characters were designed by Charles Zembillas of American Exitus, Incorporated. Clancy Brown provided the voice of Doctor Neo
Cortex, while Brendan O'Brien voiced the dual role of Doctor N. Gin and Doctor Nitrus Brio and Vicki Winters voiced Coco
Bandicoot.[6] The game was unveiled at the Electronic Entertainment Expo in Atlanta, Georgia in June 1997 to a positive response
from the game industry. The game went into the alpha stage in August 1997. Around that time, Dan Arey, the lead designer of Gex:
Enter the Gecko, joined Naughty Dog and streamlined the level design.

Like the first, the second game was a commercial success, green-lighting a third game. Production of Crash Bandicoot: Warped
began in January 1998, with Naughty Dog given only 10½ months to complete the game.[1][2] Programmers Andy Gavin, Stephen
White and Greg Omi created three new gameplay engines for the game. Two of the three new engines were three-dimensional in
nature and were created for the airplane and jet-ski levels; the third new engine was created for the motorcycle levels in the style of a
driving simulator. The new engines combined make up a third of the game, while the other two-thirds of the game consist of the
tweaked engine used in the previous games. Jason Rubin explained that the "classic" engine and game style was preserved due to the
success of the previous two games and went on to say that "were we to abandon that style of gameplay, that would mean that we
would be abandoning a significant proportion of gamers out there". An arbitrary plane
z-buffer was created for the jet-ski and flooded
Egyptian hallway levels of the game.[1] To create a completely fluid feel for the water on these levels, an environment map that
reflects the sky was fitted onto the surface of the water. A real shadow was given to the Crash character at the request of the Sony
Computer Entertainment America producers, who were "sick of that little discus that's following him around." To create an "arcade"
experience in the airplane levels and to differentiate them from flight simulators, the enemy planes were programmed to come out in
front of the player and give the player ample time to shoot them before they turn around and shoot the player rather than come up
behind the player and hit them from behind. The Relic system was introduced to give players a reason to return to the game after it
has been completed.[7]

While initially Naughty Dog was only signed on to make three games, Crash Team Racing was a possible Crash 3 as it started out in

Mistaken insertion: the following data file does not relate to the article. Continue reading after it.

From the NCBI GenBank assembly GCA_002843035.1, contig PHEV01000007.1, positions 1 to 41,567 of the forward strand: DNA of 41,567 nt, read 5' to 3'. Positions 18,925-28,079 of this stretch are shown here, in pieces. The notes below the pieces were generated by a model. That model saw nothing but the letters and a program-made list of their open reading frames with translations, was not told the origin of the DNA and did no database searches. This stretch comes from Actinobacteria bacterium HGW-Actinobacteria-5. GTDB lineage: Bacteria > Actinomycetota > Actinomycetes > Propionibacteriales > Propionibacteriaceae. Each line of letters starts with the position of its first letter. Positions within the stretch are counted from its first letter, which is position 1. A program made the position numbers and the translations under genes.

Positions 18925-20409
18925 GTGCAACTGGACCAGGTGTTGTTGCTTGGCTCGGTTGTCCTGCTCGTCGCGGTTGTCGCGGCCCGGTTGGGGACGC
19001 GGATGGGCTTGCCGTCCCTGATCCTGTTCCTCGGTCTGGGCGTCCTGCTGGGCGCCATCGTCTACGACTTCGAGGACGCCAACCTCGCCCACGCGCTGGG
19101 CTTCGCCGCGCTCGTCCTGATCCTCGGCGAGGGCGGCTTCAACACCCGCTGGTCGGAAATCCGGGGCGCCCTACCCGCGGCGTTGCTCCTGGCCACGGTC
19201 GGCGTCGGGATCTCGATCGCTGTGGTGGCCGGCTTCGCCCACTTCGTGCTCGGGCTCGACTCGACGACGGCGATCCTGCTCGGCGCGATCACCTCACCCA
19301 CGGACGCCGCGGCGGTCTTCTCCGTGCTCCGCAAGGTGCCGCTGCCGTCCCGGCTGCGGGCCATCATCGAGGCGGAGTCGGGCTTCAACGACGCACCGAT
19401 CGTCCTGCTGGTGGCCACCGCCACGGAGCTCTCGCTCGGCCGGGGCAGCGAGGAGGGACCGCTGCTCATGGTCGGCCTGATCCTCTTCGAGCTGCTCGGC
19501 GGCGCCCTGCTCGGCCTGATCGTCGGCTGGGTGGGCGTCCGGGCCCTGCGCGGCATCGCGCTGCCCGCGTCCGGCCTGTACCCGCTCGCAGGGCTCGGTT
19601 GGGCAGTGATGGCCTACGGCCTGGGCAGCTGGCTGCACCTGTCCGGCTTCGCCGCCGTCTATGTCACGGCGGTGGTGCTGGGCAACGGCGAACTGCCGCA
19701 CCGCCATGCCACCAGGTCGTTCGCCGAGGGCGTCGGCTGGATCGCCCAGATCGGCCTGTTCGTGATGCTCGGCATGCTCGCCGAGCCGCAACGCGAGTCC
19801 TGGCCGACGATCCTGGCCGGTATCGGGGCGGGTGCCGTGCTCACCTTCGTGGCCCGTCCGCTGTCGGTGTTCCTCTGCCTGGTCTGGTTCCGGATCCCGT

production after Crash 2 and the game which was finished first in production would be released first. However, Naughty Dog had
already gotten far into the project and decided to finish it and release it. David Baggett produced the game's soundtrack, with Mark
Mothersbaugh and Josh Mancell of Mutato Muzika composing the music. Sound effects were created by Mike Gollum, Ron Horwitz
and Kevin Spears of Universal Sound Studios.[8] This marked the end of Naughty Dog's Crash Bandicoot games.

With the release of Crash Bash, Vivendi Universal's publishing deal with SCE had ended. Crash's prominent status within the video
game community prompted the company to make Crash a multiplatform series, giving the series to Mark Cerny and Vicarious
Visions to develop two separate but connected games.

2001–06: Jump to multiplatform

Crash Bandicoot: The Wrath of Cortex was originally in development by Traveller's Tales. After a falling-out between Vivendi
Universal and the two entities, Traveller's Tales was forced to alter the game from a free-roaming title to a standard Crash title.
Traveller's Tales had to begin development of the game from scratch and were given only twelve months to complete it.[9] The game
received mixed reviews but made the Greatest Hits lineup due to strong sales. Despite the rights of Crash Bandicoot going to Vivendi
Universal, Sony still retained the rights for the distribution and porting of the original Crash Bandicoot game series.

The following year, Vivendi would have Vicarious Visions release their first Crash Bandicoot game, a handheld exclusive called The
Huge Adventure was developed by Vicarious Visions and released to favourable reviews. The game would be noted for being
extremely similar to Naughty Dog's Crash Bandicoot 3. This would warrant a sequel, N-Tranced, which would also be met to similar